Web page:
Somewhere about that point in my line of thought, I arrived at their booth and realized that all the employees working the PowerGrid Fitness booth were larger and more muscular than me. Being a smart fellow, I swallowed my pride and decided to take a look at the system I'd be getting come November (which, since they could all probably take me in a fight, really isn't all that far away). Congratulating myself on being a sensible guy, feeling like I had accomplished a goal by guaranteeing my survival to produce offspring, I sauntered over to one of the demo units.

I sniffed. I licked my lips.

It don't look so tough,? I said to the fellow there (who I later found out was Jason Grimm, Senior Product Manager at PowerGrid), and stepped behind the controller. He started the game and I breezed through it like butter. I was blowing things up like nothing else. I wasn't even breaking a sweat. Not?...so??tough?..,? I said, somewhat between breaths, just so they didn't feel bad that I was doing so well. Character??not??.moving?..though.?

It was about that point that I discovered the adjustability settings on the kiloWatt faceplate, and things started happening.


I went into E3 prefacing every conversation I had about the kiloWatt. If they did what I hope they did,? I'd say, then this is going to be really good.? When I actually got my hands on the unit, I realized that I could eliminate my condition. Not only could I feel it burning in my abs, arms, and legs, evidence that it was working, they had a solution for every problem I had questions about. In many cases, not only did they have a solution, they had better solutions than those I had come up with on my own.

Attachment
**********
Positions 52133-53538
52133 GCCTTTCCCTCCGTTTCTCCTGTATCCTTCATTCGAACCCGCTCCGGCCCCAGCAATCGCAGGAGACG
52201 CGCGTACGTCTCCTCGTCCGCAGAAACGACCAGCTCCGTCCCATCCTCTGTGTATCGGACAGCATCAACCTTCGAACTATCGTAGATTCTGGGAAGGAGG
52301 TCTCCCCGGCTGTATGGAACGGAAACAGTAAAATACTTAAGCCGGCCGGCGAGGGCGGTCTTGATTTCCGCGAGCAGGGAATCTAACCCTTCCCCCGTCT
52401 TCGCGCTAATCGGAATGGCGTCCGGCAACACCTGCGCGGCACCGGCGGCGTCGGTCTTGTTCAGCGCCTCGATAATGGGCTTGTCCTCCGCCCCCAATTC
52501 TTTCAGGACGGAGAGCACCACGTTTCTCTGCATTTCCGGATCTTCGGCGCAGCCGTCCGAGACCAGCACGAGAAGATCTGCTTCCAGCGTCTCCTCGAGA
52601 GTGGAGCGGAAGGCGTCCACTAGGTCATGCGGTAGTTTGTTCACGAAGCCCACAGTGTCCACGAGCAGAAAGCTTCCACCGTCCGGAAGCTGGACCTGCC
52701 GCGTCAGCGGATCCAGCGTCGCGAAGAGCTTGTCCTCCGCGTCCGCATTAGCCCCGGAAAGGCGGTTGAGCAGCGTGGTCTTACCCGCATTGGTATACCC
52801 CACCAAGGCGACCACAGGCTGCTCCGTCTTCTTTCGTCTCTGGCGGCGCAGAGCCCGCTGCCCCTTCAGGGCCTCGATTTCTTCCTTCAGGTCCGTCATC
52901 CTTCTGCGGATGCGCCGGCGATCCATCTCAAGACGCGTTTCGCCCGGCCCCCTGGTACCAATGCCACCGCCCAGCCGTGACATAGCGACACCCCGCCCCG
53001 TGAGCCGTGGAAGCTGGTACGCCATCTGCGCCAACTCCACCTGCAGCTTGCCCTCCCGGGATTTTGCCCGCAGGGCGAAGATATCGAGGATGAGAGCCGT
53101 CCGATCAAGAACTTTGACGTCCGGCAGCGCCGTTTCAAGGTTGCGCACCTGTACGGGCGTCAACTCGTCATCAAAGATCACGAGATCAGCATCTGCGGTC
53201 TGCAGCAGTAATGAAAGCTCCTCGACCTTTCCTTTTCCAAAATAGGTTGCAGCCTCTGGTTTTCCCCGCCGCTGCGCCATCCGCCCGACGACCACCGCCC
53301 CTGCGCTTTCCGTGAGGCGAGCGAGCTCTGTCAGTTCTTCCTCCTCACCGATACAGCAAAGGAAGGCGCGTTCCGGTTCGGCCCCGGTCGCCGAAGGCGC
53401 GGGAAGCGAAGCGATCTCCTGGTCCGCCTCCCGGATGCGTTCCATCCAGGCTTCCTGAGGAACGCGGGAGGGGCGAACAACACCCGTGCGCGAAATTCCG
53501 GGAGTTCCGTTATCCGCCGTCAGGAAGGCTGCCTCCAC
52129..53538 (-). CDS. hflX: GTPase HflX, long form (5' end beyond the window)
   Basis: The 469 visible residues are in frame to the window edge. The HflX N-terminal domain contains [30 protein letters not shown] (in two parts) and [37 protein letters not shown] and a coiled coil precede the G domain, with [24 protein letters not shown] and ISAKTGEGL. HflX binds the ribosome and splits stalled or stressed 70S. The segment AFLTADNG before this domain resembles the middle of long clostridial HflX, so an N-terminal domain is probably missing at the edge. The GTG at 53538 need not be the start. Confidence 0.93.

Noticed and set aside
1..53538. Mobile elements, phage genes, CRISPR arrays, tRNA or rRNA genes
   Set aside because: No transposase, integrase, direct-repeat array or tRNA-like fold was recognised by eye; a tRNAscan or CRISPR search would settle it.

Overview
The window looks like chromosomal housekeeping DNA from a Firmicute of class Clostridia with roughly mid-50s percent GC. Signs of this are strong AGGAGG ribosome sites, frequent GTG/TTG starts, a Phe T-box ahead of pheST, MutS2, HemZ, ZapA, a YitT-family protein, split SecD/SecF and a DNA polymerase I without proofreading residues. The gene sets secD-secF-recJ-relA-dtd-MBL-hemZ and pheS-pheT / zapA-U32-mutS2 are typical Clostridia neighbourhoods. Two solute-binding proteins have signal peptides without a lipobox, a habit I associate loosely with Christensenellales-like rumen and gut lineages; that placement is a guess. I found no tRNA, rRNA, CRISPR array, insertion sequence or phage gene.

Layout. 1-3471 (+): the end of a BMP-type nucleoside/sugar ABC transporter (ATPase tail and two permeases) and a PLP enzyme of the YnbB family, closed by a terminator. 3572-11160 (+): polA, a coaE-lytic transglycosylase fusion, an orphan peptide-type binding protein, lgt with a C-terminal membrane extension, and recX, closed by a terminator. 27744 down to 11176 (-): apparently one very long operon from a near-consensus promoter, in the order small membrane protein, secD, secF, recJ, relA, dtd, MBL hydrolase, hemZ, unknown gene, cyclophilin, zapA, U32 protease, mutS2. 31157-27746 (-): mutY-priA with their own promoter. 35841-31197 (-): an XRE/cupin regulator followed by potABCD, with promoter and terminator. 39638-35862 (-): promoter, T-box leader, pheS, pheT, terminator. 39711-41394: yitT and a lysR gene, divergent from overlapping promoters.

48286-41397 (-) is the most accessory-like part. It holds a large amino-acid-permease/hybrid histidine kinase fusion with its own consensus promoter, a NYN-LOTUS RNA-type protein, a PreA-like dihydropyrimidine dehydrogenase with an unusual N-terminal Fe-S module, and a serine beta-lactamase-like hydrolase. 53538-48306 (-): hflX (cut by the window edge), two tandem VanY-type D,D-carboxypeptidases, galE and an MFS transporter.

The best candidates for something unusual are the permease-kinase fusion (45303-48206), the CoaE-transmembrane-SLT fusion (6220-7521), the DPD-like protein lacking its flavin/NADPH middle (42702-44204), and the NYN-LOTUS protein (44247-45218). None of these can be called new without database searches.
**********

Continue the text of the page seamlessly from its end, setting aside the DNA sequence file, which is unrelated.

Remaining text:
After a little bit of hands-on time with the system, I came away with a number of impressions, some notes, and a quite a bit of excitement. More informed now than I have been in the past, I decided to write down an update or two in the interim between now and November, when we expect to see an actual production unit for review.

First off, PowerGrid Fitness now offers two versions of the kiloWatt: a $699 version for the home, and an $1199 Pro version aimed for public gyms with more demanding strength and sturdiness needs. What I was able to try out at E3 was the Pro model, and I can tell you that I was surprised by its size. Substantially larger than the original kiloWatt, the Pro has the footprint of a large exercise bike, even though the upper body of the machine is much less complex and should be easier to break down for storage than any bike you might be able to find. Stepping behind the wheel (so-to-speak), it quickly became evident that the kiloWatt legitimately does what it claims. Reading over the white paper report, terms like significantly increases? simply don't do the system justice. It's hard to translate what you read online to an actual workout, but I can assure you that your muscles will shake, and after fifteen minutes, you're going to feel a burn the next morning.